Sophie Strand is a writer, poet, and compost heap based in New York's Hudson Valley. Her writing focuses on the intersection of spirituality, storytelling, and ecology. In this episode she and Eric talk about rewilding the sacred masculine, apocalypses past and present, healing and trauma in this age of turmoil, making kin, and embracing incompletion, among other things.
Links and Resources
Eric Garza: Welcome to the Quillwood Podcast. I am your host, Eric Garza.
Today's guest here on the Quillwood Podcast is Sophie Strand. She is a writer that I've been following for a while and who's writing I really enjoy. I will give her a chance to introduce herself in just a few moments. You can find Sophie on Instagram at the handle at @csmogyny. You can find her on Facebook, and you can also find her on the web at SophieStrand.com. You can also subscribe to Sofie's newsletter on substack at sophiestrand.substack.com. I signed up for the paid level just so that I can offer her some support and also gain access to all of the stuff that she writes. It is well worth the price. You can find all of these links that I have mentioned in the show notes. If you want to find those head over to quillwood.org, in the offerings drop down menu click on podcast, and then click on this episode. And also, if you enjoy today's episode, please leave it a five star review on whatever podcast app you're listening on, and I encourage you to share it with friends.
Speaking again of Quillwood, this podcast is brought to you by Quillwood Academy. Through Quillwood Academy I offer educational events to help people just like you learn to navigate the changing world in which we live. I've got a couple discussion groups coming up that both revolve around the nervous system, autonomic nervous system in particular. One of them is Learning and Safety. The other is Nervous System Tracking. I've had folks asking me to add these to the schedule for months now, it seems like, and I finally found some space for them. I've also got a couple Apocalypse Cafes coming up. One of them is scheduled for the evening of the same day that this podcast episode goes live, that is February 8 of 2022. Another one is coming up on February 12. And I've got some other dates that I'll be adding to the website soon. Head over to Quillwood Academy's website, quillwood.org, to learn more about all these events, and to register. You can also sign up for Quillwood Academy's newsletter there, which comes out on or pretty close to each new and full moon.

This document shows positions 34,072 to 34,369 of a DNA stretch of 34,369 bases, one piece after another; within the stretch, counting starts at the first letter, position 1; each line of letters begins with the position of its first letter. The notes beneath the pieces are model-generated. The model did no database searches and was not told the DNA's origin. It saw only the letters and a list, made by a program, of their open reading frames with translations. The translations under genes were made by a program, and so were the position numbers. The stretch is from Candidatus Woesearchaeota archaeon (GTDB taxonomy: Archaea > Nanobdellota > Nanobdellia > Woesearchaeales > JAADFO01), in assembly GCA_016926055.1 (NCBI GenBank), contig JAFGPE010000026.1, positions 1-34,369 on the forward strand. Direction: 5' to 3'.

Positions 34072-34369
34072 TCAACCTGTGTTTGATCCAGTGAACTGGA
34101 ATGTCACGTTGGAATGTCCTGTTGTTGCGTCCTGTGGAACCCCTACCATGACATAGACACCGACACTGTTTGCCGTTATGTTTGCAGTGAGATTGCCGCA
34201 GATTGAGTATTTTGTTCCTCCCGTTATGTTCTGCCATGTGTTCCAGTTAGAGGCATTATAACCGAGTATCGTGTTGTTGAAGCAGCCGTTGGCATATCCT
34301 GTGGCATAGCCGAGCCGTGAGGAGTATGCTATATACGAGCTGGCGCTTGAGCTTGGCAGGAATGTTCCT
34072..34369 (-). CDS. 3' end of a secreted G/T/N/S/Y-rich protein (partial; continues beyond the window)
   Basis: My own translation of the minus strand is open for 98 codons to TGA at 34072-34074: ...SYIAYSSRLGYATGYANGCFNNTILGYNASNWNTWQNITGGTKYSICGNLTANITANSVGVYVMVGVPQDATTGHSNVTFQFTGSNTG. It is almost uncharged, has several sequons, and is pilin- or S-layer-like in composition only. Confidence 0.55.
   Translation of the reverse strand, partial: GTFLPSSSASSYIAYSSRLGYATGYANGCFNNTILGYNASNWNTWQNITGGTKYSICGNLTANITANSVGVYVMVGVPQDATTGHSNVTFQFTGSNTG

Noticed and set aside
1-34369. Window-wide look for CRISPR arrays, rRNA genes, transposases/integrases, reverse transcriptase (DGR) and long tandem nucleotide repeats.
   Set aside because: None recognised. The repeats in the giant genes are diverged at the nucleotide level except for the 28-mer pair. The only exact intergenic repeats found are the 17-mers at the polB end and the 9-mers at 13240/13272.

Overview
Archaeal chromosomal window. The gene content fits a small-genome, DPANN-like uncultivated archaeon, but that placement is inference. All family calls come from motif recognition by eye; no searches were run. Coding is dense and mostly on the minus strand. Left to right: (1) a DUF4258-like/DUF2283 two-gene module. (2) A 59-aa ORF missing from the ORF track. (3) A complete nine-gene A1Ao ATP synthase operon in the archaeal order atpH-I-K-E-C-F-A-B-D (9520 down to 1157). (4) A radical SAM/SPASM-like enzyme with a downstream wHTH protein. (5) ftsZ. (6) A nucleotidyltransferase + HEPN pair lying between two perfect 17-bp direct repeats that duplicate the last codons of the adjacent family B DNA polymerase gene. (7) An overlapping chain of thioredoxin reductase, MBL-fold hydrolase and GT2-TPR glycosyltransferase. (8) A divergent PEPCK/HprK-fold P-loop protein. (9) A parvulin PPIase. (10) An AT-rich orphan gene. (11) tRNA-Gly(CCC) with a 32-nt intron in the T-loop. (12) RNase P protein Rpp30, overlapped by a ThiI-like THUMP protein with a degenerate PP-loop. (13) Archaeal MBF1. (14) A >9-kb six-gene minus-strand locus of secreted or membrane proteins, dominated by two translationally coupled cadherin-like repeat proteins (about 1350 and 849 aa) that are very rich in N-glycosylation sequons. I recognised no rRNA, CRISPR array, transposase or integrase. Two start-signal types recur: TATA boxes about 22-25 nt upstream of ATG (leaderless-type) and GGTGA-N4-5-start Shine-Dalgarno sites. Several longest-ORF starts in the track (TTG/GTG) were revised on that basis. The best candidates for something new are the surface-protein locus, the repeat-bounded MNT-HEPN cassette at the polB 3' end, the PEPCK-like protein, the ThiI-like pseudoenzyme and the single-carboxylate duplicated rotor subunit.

With all of that out of the way. Enjoy my conversation with Sophie Strand.
Eric: Sophie Strand, welcome to the Quillwood Podcast. You mentioned that you'd like to introduce yourself, so please feel free.
Sophie Strand: Thank you for having me, Eric. My name is Sophie Strand. I live in the Hudson Valley. I am a writer, a poet, and a compost heap. I write at the intersection of spirituality, ecology, and storytelling. My first book of essays, which is about ecology and myth, called the Flowering Wand: Rewilding the Sacred Masculine, comes out in fall 2020 through Inner Traditions, and my ecofeminist historical fiction reimagining of the Gospels, The Madonna Secret, comes out in the spring following that. I think that's an adequate gloss of who I am today.
Eric: I had other questions I was going to start with, but hearing sacred masculine... I feel like there's a lot of talk in the world today about masculinity and femininity, and those binaries. When you use the term sacred masculine, what do you envision with that?
Sophie: Well, that's the title I was given by my publisher and not the title I chose. I think it's important to demystify the ways things get simplified when trying to be offered to a wider audience. My initial title was The Flowering Wand—and this is still on the cover, this is still part of the title—Lunar Kings, Trans-Species Magicians, Lichenized Lovers, and Rhizomatic Harpists Heal the Masculine. So I think sacred masculine sounds a little trite. I think it sounds a little anthropocentric, a little gender essentialist. It's not something that I'm really devoted to, but if it's a way of simplifying what I'm doing, and saying that I'm interested in composting masculinity into a kind of animist ecological ferment, then I'll take it.